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Title: A study of objects
Author: Hankin, Paul Derek
Awarding Body: University of Cambridge
Current Institution: University of Cambridge
Date of Award: 2001
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We study theoretical aspects of the object-oriented programming methodology. We develop tools for specifying and reasoning about programming languages. The main contributions of the thesis are as follows. We define an abstract machine and compiler, based on the ZAM of Leroy, for executing impσλ programs, an object-oriented language invented by Abadi and Cardelli. We demonstrate that it is possible to 'unload' states of the machine back into source configurations, and we use this technology to prove that the compilation strategy is correct. We define an imperative, concurrent object calculus, concσ, extending the impσ, calculus of Abadi and Cardelli. We use a chemical semantics, and thereby avoid the need for the notions of configuration, store and labelled transition semantics. We demonstrate how one may extend concσ, with synchronization primitives. We give examples of concσ programs, including an encoding of the π-calculus. We present a more conventional, structural operational semantics for our calculus, and prove that the chemical and structural semantics coincide for well-formed terms. We demonstrate that it is possible to transfer type systems from Abadi and Cardelli's book, "A Theory of Objects", to our calculus. In addition we provide a type-system which guarantees that programs are single-threaded. We study may-testing equivalence for concσ. We develop a proof tool for proving programs equivalent: a context lemma. We use the lemma to prove some equational laws, and prove that an encoding of impσ within concσ is sound.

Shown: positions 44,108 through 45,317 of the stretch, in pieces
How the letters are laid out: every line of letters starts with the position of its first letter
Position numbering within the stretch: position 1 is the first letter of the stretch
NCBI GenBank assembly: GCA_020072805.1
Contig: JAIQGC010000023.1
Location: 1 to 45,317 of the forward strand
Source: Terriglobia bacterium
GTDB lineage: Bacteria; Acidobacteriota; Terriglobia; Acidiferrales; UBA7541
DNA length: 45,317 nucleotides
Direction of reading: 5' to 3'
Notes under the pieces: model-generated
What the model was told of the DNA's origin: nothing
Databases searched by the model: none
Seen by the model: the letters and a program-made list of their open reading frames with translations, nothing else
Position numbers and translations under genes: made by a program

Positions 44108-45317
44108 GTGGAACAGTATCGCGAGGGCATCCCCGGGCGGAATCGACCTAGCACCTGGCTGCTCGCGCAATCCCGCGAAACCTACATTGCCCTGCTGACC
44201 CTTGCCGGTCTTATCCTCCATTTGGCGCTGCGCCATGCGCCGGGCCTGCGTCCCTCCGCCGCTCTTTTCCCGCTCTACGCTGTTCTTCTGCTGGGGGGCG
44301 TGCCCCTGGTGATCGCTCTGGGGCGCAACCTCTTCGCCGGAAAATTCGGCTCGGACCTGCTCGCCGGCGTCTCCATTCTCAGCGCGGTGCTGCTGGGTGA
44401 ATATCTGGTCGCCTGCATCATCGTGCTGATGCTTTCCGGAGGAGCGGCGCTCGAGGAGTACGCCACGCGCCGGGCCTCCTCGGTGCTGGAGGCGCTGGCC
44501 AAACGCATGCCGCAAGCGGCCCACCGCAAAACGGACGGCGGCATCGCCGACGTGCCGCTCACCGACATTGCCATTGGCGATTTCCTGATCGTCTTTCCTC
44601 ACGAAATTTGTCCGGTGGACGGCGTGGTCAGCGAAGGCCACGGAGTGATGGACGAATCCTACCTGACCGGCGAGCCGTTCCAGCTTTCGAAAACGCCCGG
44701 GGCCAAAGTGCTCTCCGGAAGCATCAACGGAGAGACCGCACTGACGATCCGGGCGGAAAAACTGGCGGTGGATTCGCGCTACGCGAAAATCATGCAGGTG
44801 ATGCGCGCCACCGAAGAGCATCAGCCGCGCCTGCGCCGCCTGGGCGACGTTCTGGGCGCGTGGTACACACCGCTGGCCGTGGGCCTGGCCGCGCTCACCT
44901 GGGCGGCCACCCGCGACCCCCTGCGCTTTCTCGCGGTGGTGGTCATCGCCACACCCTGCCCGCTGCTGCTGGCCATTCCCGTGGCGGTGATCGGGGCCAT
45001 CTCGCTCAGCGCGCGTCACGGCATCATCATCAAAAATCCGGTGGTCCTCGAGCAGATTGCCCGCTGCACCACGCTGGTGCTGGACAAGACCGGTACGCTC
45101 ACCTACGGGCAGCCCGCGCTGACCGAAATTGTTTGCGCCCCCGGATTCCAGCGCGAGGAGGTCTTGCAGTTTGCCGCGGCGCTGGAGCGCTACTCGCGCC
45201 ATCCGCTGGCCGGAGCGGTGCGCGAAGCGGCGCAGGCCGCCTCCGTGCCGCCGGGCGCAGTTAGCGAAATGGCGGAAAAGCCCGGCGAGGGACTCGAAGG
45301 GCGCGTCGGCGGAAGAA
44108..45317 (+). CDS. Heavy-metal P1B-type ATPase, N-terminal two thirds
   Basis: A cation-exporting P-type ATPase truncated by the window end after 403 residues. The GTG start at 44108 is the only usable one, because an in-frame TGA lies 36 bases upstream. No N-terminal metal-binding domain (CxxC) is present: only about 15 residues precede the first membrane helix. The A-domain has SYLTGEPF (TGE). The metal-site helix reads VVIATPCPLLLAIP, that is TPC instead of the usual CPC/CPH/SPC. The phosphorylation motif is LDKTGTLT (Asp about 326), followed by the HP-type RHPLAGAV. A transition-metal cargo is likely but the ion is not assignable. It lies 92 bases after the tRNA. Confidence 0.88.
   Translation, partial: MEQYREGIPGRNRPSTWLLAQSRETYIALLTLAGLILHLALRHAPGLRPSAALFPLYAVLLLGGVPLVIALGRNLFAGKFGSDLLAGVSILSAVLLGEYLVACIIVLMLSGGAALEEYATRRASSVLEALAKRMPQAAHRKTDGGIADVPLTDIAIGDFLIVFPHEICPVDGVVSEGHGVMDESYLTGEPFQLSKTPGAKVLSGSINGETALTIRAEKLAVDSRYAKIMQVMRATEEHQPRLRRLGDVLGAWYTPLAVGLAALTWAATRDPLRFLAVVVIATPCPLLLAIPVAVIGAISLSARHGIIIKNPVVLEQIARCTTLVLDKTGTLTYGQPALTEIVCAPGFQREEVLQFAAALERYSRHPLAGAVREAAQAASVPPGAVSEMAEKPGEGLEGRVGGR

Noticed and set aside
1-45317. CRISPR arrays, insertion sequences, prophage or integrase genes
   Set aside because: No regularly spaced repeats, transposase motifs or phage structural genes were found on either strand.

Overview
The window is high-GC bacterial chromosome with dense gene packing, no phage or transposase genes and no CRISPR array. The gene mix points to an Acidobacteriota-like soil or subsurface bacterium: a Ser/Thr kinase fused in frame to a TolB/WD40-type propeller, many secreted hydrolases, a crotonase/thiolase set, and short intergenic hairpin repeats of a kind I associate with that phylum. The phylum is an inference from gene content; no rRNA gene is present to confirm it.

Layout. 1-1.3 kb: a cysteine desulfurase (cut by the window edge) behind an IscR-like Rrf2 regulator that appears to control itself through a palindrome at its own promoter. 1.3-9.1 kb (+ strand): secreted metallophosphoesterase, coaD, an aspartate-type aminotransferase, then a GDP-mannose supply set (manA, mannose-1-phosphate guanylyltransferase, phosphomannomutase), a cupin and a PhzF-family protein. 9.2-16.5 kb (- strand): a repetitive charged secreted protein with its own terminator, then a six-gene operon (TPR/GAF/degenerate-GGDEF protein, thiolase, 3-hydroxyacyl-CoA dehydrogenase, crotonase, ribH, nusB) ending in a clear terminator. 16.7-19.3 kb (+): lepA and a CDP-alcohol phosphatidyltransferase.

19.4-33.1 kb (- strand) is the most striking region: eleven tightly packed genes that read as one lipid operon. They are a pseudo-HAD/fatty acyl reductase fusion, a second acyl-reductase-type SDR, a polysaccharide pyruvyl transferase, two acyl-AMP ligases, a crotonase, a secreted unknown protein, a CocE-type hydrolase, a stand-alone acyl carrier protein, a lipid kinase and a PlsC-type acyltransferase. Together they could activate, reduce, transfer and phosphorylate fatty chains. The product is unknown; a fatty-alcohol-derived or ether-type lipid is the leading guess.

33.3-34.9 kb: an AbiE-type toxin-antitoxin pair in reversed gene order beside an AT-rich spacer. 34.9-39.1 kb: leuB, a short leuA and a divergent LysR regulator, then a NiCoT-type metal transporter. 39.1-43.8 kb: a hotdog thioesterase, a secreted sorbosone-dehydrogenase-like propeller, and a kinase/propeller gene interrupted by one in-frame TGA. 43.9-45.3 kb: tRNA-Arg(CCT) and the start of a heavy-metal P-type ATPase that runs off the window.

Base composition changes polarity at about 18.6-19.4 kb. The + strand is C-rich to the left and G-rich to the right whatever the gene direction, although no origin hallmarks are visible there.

Supervisor: Not available Sponsor: Not available
Qualification Name: Thesis (Ph.D.) Qualification Level: Doctoral
EThOS ID:  DOI: Not available